Battlefield 2 Performance

Battlefield 2 is a graphically demanding game, and framerate really counts here due to the "twitch-shooter" gameplay element. That being said, the 7800 GT will run the game relatively well. However, if you like playing at 2048x1536 (and you have the monitor for it) with AA enabled, you might want to go with the 7800 GTX instead.

Battlefield 2

Battlefield 2

Battlefield 2

Battlefield 2

At 20x15 with AA enabled, the 7800 GT gets 36.1 fps, as opposed to 42.5 fps on the 7800 GTX. While this is only about an 18% gain, it will still mean a big difference in gameplay. 1600x1200 with both AA enabled and disabled saw about a 20% increase from the GT to the GTX and 20x15 without AA gained a 25% increase, going from 57.7 fps to 72.1 fps.

Taking a quick look at SLI performance, it's difficult to justify getting 7800 GTX SLI over 7800 GT SLI. The performance difference is only 7% at best with 4xAA enabled. Of course, if you're already spending $800, what's another $150 for 7% more performance?

The Card, Specs and Test Doom 3 Performance


View All Comments

  • MemberSince97 - Thursday, August 11, 2005 - link

    I hear these OC pretty well, how about some comparisons. Reply
  • adonn78 - Thursday, August 11, 2005 - link

    First off, no gamer plays videogames at resolutions above 1600x1200! Most of us stick to 1024x768 so that we can get high framerates and enable akk thge features and play the game on the highest settings. In addition you did not show how the GT and GTX stacked up against the previous generation suchs as the 6800 ultra, GT and the 5950 ultra. And Where is the AGP version? My computer is 2 years old and I am upgrading my graphics card soon. I guess I'll wait to see if ATI makes AGP cards for their next generation. And where the heck is the R520? ATI is really lagging this time around. Hopefully we will get some AGP love. AGP still got a good 2 years of life left in it. Reply
  • Locut0s - Thursday, August 11, 2005 - link

    Speak for yourself but as an owner of a 21" CRT, and I know I'm not the only one, I can see using resolutions above 1600x1200 quiet easily. Reply
  • JNo - Thursday, August 11, 2005 - link

    "no gamer plays videogames at resolutions above 1600x1200!"

    Er, I have a Dell 2405 monitor running at 1920x1200 and I always run it native where possible (even with my 6600GT, many modern games are *playable* including CS Source, Far Cry) so this statement is complete balls. Obviously I would like a faster card to run games as smooth as possible so the tested resolutions are extremely pertinent to me.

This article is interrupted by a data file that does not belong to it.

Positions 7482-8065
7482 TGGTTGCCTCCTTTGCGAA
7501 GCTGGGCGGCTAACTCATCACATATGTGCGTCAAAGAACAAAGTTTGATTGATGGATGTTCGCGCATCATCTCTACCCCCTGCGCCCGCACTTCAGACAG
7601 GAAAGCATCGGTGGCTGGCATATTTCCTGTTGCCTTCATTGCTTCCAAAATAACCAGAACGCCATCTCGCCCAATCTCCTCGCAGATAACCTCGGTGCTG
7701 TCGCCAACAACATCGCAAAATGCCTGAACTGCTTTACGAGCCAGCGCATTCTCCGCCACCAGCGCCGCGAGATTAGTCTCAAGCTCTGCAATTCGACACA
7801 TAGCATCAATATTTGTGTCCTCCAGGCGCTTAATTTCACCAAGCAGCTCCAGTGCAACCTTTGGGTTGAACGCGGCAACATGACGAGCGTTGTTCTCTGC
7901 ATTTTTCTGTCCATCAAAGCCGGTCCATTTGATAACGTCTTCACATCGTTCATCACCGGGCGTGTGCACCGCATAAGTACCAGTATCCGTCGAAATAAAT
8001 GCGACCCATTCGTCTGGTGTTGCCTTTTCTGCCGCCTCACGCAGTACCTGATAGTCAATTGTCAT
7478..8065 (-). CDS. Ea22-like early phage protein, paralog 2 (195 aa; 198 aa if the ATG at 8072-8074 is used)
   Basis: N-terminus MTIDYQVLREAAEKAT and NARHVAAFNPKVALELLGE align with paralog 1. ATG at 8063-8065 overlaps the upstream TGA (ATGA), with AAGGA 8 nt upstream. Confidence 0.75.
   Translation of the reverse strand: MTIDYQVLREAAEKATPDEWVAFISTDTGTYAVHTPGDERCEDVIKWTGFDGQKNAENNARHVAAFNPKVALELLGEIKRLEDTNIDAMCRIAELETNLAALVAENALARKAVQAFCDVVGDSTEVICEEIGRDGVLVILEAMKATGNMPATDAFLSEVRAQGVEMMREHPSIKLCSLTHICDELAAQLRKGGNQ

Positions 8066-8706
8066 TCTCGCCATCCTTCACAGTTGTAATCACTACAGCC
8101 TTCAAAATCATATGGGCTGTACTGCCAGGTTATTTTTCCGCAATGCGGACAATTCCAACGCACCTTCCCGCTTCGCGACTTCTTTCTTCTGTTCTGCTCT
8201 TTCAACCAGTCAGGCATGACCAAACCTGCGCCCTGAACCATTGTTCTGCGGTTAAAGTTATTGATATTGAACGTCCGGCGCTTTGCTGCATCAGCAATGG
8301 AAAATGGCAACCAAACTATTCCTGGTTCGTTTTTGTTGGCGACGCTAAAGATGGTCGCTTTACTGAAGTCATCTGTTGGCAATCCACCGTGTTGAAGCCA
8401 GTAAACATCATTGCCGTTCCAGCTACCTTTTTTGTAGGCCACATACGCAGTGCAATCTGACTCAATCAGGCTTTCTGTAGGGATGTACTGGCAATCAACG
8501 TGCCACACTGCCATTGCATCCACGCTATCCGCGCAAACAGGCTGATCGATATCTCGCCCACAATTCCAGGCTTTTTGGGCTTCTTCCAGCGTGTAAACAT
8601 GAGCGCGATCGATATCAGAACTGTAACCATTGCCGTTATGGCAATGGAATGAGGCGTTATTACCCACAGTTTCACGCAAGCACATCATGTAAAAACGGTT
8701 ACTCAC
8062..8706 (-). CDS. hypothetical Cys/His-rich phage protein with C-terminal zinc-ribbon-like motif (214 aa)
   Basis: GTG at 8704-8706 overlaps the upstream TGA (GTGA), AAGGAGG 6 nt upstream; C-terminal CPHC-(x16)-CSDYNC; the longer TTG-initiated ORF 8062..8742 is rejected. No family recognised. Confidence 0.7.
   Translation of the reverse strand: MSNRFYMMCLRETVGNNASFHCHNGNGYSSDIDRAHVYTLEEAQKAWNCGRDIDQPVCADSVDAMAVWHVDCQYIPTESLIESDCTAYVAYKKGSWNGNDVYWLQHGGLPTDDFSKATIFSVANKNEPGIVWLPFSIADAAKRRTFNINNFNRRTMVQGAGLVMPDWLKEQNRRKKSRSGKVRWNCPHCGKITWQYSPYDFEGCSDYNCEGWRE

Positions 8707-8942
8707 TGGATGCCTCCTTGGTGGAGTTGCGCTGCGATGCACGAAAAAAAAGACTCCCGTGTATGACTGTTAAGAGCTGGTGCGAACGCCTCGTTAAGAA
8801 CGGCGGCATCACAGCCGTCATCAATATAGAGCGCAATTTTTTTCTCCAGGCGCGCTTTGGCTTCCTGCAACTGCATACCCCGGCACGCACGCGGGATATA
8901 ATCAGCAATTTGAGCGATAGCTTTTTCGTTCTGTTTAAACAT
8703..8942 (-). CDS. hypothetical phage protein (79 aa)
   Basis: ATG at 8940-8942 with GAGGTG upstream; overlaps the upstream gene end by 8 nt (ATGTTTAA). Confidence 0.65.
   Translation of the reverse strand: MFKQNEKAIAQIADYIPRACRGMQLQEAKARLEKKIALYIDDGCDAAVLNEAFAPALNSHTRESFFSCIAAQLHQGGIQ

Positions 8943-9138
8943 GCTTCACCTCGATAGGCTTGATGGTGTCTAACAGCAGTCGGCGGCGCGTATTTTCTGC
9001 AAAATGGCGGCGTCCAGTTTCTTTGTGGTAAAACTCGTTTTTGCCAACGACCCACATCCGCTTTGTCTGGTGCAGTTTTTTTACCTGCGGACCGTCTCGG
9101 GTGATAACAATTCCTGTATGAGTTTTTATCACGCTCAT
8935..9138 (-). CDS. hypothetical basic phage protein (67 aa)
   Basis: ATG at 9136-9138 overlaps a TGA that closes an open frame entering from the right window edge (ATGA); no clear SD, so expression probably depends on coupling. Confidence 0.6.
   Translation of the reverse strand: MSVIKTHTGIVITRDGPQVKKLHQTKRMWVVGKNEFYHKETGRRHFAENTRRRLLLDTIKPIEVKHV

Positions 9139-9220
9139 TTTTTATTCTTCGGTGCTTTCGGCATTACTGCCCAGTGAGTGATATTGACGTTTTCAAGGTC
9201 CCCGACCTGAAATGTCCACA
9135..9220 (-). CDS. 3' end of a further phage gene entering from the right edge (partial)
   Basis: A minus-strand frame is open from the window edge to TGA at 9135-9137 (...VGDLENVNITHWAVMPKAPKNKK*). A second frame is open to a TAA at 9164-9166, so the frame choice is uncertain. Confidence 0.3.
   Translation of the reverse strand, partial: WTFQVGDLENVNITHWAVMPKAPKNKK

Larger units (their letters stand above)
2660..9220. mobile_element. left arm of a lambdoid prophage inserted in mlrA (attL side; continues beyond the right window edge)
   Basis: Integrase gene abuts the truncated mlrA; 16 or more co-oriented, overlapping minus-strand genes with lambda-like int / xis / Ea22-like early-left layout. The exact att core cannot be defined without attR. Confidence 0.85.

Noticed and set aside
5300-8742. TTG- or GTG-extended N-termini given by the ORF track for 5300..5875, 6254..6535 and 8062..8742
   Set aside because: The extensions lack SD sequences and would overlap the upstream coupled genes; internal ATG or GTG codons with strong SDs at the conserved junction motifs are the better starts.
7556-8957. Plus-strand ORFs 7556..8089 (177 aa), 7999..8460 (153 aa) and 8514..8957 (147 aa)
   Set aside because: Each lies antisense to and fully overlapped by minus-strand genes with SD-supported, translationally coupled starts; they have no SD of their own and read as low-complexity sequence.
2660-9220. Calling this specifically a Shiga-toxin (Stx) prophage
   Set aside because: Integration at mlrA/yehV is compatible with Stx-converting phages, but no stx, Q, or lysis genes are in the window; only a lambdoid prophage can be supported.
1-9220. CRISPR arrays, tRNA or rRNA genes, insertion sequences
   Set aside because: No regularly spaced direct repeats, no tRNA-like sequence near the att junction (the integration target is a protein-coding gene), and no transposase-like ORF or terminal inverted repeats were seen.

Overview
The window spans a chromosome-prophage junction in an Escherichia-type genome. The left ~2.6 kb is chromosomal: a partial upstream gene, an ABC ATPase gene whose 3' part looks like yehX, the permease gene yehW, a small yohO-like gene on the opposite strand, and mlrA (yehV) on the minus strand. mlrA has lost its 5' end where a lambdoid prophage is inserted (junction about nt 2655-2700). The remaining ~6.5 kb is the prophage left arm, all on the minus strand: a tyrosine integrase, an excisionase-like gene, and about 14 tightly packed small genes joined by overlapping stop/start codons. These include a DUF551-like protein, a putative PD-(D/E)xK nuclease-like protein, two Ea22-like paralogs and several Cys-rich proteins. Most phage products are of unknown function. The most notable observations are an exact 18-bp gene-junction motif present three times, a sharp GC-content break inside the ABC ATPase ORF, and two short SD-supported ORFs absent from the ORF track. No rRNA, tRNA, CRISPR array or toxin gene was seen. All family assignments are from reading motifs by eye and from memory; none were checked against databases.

• DrZoidberg - Thursday, August 11, 2005 - link

    The high resolutions are needed cause at 1024x768 there will hardly be any difference between 6800GT, 7800GT, x850xt, 7800GTX cause all these cards handle this resolution easily and they will give similar fps cause they will all be CPU limited. Reply
  • vijay333 - Thursday, August 11, 2005 - link

    I believe the higher resolutions are used because at the lower ones there really isn't much differentiation between the various cards. The article title is "Rounding Out The High End" so hopefully there'll be another comparing the performance against mid-range cards (high-end from previous generation). AGP is missing, but is there really that much difference between the AGP and PCIe versions of the same card?

  • vijay333 - Thursday, August 11, 2005 - link

    Cool. very recently bought an eVGA 6800GT. given their step-up program, plan on paying the difference and getting the 7800 GT in 2-3 months when the price is bound to be lower. Reply
  • John - Thursday, August 11, 2005 - link

    Josh/Derek, please add 6800 Ultra benchmarks to this review for a comparison. Reply
  • GoatMonkey - Thursday, August 11, 2005 - link

    They at least have ATI 850 benchmarks on there. You can approximate where the 6800 series cards are going to be from that. It would be nice to see them on there also though if possible.

  • Lonyo - Thursday, August 11, 2005 - link

    They have, just not for BF2. Reply

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